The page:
The Courier News from Blytheville, Arkansas on December 19, 1953 · Page 3
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The Courier News from Blytheville, Arkansas · Page 3

Blytheville, Arkansas
Issue Date:
Saturday, December 19, 1953
Page 3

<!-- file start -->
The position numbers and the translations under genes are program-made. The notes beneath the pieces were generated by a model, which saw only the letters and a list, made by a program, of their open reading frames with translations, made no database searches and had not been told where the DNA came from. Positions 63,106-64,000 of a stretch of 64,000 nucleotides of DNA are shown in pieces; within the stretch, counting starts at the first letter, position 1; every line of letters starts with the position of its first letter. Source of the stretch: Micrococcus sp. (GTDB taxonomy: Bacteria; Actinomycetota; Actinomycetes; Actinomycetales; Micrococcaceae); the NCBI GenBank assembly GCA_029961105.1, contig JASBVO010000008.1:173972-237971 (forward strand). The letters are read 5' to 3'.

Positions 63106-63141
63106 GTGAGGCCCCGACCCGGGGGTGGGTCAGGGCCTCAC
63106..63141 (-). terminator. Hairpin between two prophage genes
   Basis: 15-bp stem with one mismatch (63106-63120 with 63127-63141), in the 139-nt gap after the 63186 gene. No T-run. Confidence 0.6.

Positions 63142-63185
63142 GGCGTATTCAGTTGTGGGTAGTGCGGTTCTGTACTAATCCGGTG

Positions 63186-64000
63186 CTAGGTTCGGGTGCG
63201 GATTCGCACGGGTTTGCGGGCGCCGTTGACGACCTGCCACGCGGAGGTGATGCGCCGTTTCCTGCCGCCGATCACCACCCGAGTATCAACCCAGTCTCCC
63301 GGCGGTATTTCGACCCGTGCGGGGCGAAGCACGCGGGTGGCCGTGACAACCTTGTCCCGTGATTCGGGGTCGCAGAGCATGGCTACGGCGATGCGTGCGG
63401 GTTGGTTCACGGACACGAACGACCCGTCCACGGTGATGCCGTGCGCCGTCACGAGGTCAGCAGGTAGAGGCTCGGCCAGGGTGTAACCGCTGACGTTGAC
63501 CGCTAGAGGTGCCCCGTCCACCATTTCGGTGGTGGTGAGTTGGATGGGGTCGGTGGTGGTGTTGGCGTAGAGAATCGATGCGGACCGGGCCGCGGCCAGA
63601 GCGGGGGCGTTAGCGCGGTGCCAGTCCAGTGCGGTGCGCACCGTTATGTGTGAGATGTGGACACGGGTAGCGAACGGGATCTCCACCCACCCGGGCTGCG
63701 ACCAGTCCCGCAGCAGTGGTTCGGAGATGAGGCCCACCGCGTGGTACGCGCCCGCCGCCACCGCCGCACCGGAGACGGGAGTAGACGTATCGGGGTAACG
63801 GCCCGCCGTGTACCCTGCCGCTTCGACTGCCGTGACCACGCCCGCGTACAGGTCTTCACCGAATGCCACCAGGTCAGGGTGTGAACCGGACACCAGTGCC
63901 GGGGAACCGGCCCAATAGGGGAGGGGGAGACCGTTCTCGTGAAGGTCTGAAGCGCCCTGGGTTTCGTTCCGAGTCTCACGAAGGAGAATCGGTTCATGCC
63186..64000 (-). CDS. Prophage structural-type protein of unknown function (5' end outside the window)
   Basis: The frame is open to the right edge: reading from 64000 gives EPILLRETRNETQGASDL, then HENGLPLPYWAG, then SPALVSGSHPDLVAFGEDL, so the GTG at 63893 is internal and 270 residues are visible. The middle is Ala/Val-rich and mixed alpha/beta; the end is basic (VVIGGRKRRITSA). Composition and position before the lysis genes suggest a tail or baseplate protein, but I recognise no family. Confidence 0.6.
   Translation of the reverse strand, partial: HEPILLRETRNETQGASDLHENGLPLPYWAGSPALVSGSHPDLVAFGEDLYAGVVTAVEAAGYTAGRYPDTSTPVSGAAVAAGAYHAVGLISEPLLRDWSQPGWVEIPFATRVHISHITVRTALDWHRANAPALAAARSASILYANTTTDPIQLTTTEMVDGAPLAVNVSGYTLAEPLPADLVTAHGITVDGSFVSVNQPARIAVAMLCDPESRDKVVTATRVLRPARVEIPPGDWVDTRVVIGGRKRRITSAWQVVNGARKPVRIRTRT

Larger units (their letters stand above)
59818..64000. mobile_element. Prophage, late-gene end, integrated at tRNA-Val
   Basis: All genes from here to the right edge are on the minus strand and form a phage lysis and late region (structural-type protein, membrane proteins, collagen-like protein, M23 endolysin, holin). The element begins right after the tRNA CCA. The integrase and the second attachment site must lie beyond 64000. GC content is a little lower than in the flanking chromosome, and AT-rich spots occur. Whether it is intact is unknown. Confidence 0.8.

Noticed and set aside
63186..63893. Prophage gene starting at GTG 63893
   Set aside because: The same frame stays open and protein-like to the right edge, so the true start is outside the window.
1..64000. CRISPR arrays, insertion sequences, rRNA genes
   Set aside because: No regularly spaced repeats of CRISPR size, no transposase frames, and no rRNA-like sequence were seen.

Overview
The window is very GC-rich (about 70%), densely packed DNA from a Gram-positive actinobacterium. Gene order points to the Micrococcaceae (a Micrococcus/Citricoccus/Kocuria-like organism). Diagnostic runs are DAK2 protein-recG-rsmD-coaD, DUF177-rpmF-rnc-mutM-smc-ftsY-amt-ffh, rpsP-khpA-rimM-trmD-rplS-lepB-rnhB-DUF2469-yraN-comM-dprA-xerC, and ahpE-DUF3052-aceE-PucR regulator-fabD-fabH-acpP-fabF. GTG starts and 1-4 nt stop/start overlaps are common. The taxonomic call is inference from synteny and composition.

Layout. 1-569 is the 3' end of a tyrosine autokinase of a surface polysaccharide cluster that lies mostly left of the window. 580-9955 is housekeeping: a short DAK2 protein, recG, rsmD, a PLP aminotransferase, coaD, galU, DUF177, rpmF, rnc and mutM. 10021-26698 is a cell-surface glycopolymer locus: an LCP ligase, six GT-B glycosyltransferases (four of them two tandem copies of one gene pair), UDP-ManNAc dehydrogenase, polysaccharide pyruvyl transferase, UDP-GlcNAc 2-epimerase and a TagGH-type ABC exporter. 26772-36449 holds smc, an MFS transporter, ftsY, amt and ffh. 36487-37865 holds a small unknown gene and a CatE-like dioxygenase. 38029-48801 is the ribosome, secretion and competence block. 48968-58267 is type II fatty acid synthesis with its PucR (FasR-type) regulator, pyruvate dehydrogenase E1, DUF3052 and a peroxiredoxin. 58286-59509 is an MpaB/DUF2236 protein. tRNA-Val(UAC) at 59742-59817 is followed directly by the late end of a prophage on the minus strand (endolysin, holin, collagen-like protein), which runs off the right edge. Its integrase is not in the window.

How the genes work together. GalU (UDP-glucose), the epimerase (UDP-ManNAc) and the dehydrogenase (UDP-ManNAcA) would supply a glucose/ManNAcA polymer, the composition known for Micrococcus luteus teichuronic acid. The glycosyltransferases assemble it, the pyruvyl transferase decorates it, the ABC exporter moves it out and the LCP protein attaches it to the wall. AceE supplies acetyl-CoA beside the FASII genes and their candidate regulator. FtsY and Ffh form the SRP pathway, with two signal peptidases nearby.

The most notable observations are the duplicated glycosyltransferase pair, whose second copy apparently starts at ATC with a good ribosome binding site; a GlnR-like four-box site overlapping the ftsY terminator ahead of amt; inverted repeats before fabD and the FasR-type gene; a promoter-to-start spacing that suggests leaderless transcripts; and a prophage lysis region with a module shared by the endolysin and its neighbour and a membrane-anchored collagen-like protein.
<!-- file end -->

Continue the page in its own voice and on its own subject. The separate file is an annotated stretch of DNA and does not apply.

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SATURDAY, DECEMBER 19, 1953 BLYTHEVILLE (ARK.) COURIER NEWS PAGE THREE WhittemYear-RoundYuleSpirit S. Missco Town Small But Friendly By EDNA BROWN f Courier News Correspondent) You hear a lot about the Christmas spirit at this time of year; everyone is thinking more about his neighbor and friends. They are giving to those who are less for^ innate, and are in general spread: ing the feeling- of brotherly love, good will and fellowship. There' is a rural community in South Mississippi County where this kind of spirit prevails throughout the year. It is called Whitten. Located on State Highways 7 and 77, Whitten was named for Dr. Whitten who lived there many years ago before he moved to Florida. Whitten is no Utopia or Shrangri Ln, but it has the kind of community spirit that most- places strive to get and never are quite able to attain. The residents of this community for the most part were born there, and so were their parents and grandparents. A few years after the Civil War, a few people came to the Whitten area and cleaned the then wooded land. Some of the first settlers were Preacher Wright, George Lloyd, d Calvert> George Brown and Prank Hubbard. Many of the present residents of Whitten are their dcscendents. About the oldest citizen of Whitten is Mrs. Fronie Holliday, who is 85. She came to Whitten from Gilmore when she was a small child. She now has great-grandchildren living there. Some of the later residents are the Moorings, Clapps P Loyalls, Bullards, Chandlers, an many, many more. Most of th residents of Whitten are farmer who own their own farms, hav modern comfortable homes, am highly productive land- The peopl for the most part are happy, con tented and at peace with the world Their children, when they ar ready to make a home of their own usually marry and settle down somewhere in the community Somehow, they have found a waj to keep them down on the farm. They are a friendly and civic and church-minded group, yet there i: no semblance of a town at Whitten At one time there was a post office but it has been gone for a long time and Whitten gets a rura route service out of Tyronza, with Harry Smith as the carrier. H'_ has been working on the route so long that he knows each person on it personally. There is one business establishment in Whitten. Located in fron of the school house, it is the Whitten Grocery, owned and operates by Mrs. Marthilde Nunnnly. She has been at this location tor the past two years. Prior to this, she operated a beauty parlor in her home. The Whitten Grocery Is a general country store with a large coa ftove that the men sit around ,or rainy days and whittle and swap yarns. But the cracker barrel is misisng. If you want to see someone at Whitten and can't find them at home, just wait at the store anc they will eventually turn up as it is a clearing house for the community. Besides being near the school it Is the place that you meet when you are sharing a ride. There you pay the paper bills, utility bills, insurance, and leave and pick up cleaning. Often, Marthilde says, someone will drive up and ask "Where is Whitten?" She always tells them "You are m the middle of it now." Her family consists of four children. Patsy Jane, who is attending a laboratory technician's school in Memphis, Shirly Ann. Elaine and Oscee Lee, who are going to school at Wilson and Whitten. Shirly recently won the DAR good citizenship award at Wilson. Two years Patsy also had that honor- .-*-**•* . V.'* '^--':^fas^i^j| In August of this year, the school building was destroyed by {ire. Since the Whitten district is consolidated with Wilson, Lee Wilson Co. has built a new building on the same site. Valued at $50,000, it is fireproof and is constructed of red brick and tile with red trim. The floors are of tile. There are six large classrooms, an office, two rest rooms and a storage room and pump and heater room. Each room is separately heated with wall gas heaters and each one has a separate water fountain. There is ample storage room in the new lockers. Each room has green boards instead of the conventional black boards and modern fluorescent lighting and school furniture. The color sheme is green, pink and bergundy and the rooms are gay, light and cheerful. The building faces the north with a long concrete porch running the entire length. This will eventually be glass enclosed- The south side is almost all glass, allowing the sun to heat and light the rooms. A gasoline tank is being installed to service the two school buses. Billy Mooring, a high school student attending at Wilson, drives the bus to Wilson and Alger Allred. who also is the janitor, drives the bus In Whitten. Prior to Nov.. when the newbuild- ing was placed in use, school was held in the Methodist Church and the community house. Plans are now being made to remove all the debris, and level and beautify the campus. The faculty consists of Dennis Mullen, principal, and seventh and eighth grades; Miss Wilda Jean Woodson, 6th grade; Miss Patricia King, fifth grade; Miss Patricia Stewart, third and fourth grades; Mrs. Dennis Mullen, second grade; and Mrs. L. D. Chandler, first grade. O. M. Bhultz, Jr., of Wilson Is superintendent. THE SCHOOL has an act|j-e Par- ition, with Mr, . . . Community House by the entire community. the school kitchen there is an asset when it comes to entertaining a large group. • • • WIUTTEN'S roads are all graveled. Its cemetery is one of the oldest in the country .nd is supervised by a cemetery committee. Each year the entire community meets to hold a cemetery cleaning and everyone brings his dinner and has an enjoyable time of it. There are two large churches in Whitten. The Baptist Church is Having | temporarily without a pastor, but hopes to have one soon. The former pastor, the Rev. E. c. McCloud, resigned to serve as associational missionary of Trinity Association and has moved to Lepanto. The parsonage has been rebuilt this year as the old one was de stroyed by fire in May. Mrs. Bob Jackson is the leader of the Training Union and Mrs Leona Forrester is W.M.U. president. W. E. Wright is superintendent of the Sunday School. The Methodist Church has as its postor, (he R C V. W. W. Peterson, who serves both tho Whitten and Dyess churches and lives at Dycss. They, loo, have a liirsc membership and an active W.S.C.S. under the leadership of Mrs. D L. Leni- ley. She also is the leader of (ho Senior M.Y.F'. with Mrs. Cletus Taclter the leader of the Junior M.Y.P. D. L. Lemley is superintendent, ol the Sunday School. Both churches have a large attendance each Sunday. On the night of Dec. 20, there is to be a Christmas program at tho Methodist church. Both churches ;,, "•, j have ample class rooms and \vcll- • ~-*ti- i'w equipped kitchens. They work to"^ -*•• gether in harmony for the good of the community. THE D I X I K L A N D chinchilla farm nt Whitten is owned by J. L. and \V. E. Wright and is operated by W. E. Wright, who also is n cotton fanner. Mr. and Mrs. Wright and their two children, Barbara Kay and Bob Ed. have one of Urn most beautiful homes in this part of the county. Constructed of buff brick, it is a six-room house with two tile baths, an all-electric kitchen and utility room with all other modern conveniences. They started the chinchilla business in 1949 when J. L. Wright, who is in the Navy, bought three pairs at Arlington, Va., for $3,OOQ. They built them an air-conditioned house with a tile floor. The animals are kept in wire cages and arc fed oats, hay and rabbit pellets. They drink water from a bottle that is suspended on the outside of the cage. The water is piped to them with a tube. They bathe in a special kind of sand called Pullers earth, t The females bear on the average of twice a year, nn<S have around two to a litter. If there are more, they have to be fed supplementary milk as chinchillas nurse their young. However .they don't stay young very long as they are considered grown at six months and are taken from their mother at six weeks. The Dixieland Chinchilla farm now has 83 animals ranging in value from $500 to $1000. The Wrights are planning to pelt some of the extra males in the spring. To do this, (hey put them in a cold room for the winter to prime the pelts. Chinchillas can stand cold; it, is the heat that bothers them. | The Wright brothers are a mem-1 her of the National Chinchilla Breeders of America and the National Chinchilla Co-Operative Association. This co-operative was formed for the purpose of marketing pelts. Heretofore, they have been using most of the males for breeding purposes exclusively. Next year the association hopes to market at least 10.000 pel'i. MRS. FRANK Dean, known to her many friends as Julia, was born in Whitten, as were most of the residents. She is known to everyone in the community and to . . . Inside the Chinchilla Ranch , , » most of the people In the county. She has served as president of the Home Demonstration Club County Council and is active in community HTe. A nardent worker in the Meth- lifc. An ardent worker in the Methodist Church. Julia and Prank have two sons, Frank, Jr., who lives at Whitlen, and Billy, who is in the service but plans to come back home as soon as he is discharged. Bot h sons a re ma rried and have families of their own. Julia has always had a yen for beautiful paintings. She could stand for an hour just looklnf at one picture. In 1950, she decided she would paint a picture herself and started out with enamel paint on cardboard. She now works entirely in oils and paints every spare moment she has. Her first canvas was a picture of the old family pasture as she remembered it. Her latest, which she is finishing now, is called "Summertime in the Country." Julia has seven large canvases to her credit and about. 20 small ones, Some she has framed and hung on the walls of her home, some she has sold but most of them she has given away. She paints for the joy of painting. And, like Grandma Moses, she has never had a lesson. Chinchilla Ranch ent-Teachers Asocia __ Clyde Graham as president. The PTA project for the year is paint- ng and decorating the school lunchroom, which is located in the com- nunity house. The school cafeteria s under the supervision of Mrs. 31adys Bullard, who has been there or 10 years. She, with the help of Mrs. Alger Allred, feed an average it 110 children a day. When they opened the lunch room 0 years ago, they started out with n old broken down wood stove, vashed dishes in an old-fashioned ivash tub and heated all the water n the stove. There was no refrigerator and an Id cold drink box was used for hat purpose. Now they have a arge 10-burner gas range with two vens and all the other modren onveniences including a refriger- tor, sink sterilizer, and many oth- r things. The community house was built of logs by WPA labor and is used . Whitten Grocery . . . Methodist Church . . . .... Baptist Church . . . that no license to sell beer by the undersigned has been revoked within five years last past; and that the undersigned has never been convicted of violating the laws of this state, or any other state, relative to the sale of alcoholic liquors. Application is for permit to be issued for operation beginning on the 1st day of January, 1954 and to expire on the 30th day of June, FRED PAUGHT, Applicant. Subscribed and sworn to before me this 18th day of December, 1D53 SEAL MABEL HOGAN, Notary Public. My Commission expires: 8-23-54. WARNING ORDER IN THE CHANCERY COURT CHICKASAWBA DISTRICT MISSISSIPPI COUNTY, ARKANSAS. Viola Nance, Pltf., vs - No. 12,542 Fred Nance, Dft. The defendant. Fred Nance, is hereby warned to appear within thirty days in the court named In SEAL the caption hereof and answer the i GERALDINE LISTON, Clerk complaint of the plaintiff, Viola By OPAL UOYLB, D.C. Nnnce. T. J. Crowder, Ally, for Pltf. Dated this llth day of December, Claude F. Cooper, Ally ad litem. 1953. I 12/12-18-26-1/2 Baghdad Bans Movie BAGHDAD, Iraq lift — The showing of the film "Les Mtserables" based on the Victor Hugo book was stopped by government order in a Baghdad theater after the audience cheered loudly when the picture showed a Parisian on a street barricade shouting "Long live the republic." NOTICE Notice Is hereby given that the undersigned has filed with the Department of Alcoholic Beverage Control of the State of Arkansas for a permit to sell and dispense beer at retail on the premises described as: 400'i and , 402 East Main, Blylhevllle, Mississippi County, Arkansas. The undersigned states that he is a citizen of Arkansas, of good moral character, that he has never been convicted of a felony or other crime involving moral turpitude; Please all the Family this Christmas with World Book Encyclopedia All subjects bound in order like a dictionary. First choice of America's Schools, Libraries and homes. Christmas delivery guaranteed until December 18. Call BILL HATTON, PHONE 8890, BLYTHEVILLE. Low down payment no carrying charges ... easy terms. DON'T DELAY! Order this practical gift Buy Your ELECTRIC TRAIN Complete With All Accessories Get "66" Heavy Duty Premium • Light Fixtures & Appliances • Complete Wiring Service • Free Estimates Gladly Furnished Serving Blytheville Since 1920 Walpole Electric Co. Day Phone 3371 Night Phones 4641-2527 | For Your Christmas Pictures: I •1 • FILM • MOVIE FILM I f: • FLASH BULBS • COLOR FILM £ ft • POLAROID FILM | BARNEY'S DRUG STORE 2006 W.Main Phone 3647 We Are Overstocked With CHRISTMAS TREES Check Our Prices Before You Buy! —One Week Special— Big Paper Shell Pecans - 5 Ibs. 1.19-15 IBs. 2.99 ALL TOYS REDUCED BIYTHEVILLE CURB MKT. 120 E. Main St. The Motor Oil that's GUARANTEED! (For The Toughest Operations) Serving This Area for Over 20 Years" R.C FARR & SONS WHOLESALE DISTRIBUTORS Fhllhcat Fuel Oil and Petroleum Products 4567-PHONE-4567 400 S. Railrnad St. Blythcvlllc, Arkansiu Your Account Invited - Your Business Appreciated Stretch Your Mileage with GASOLINE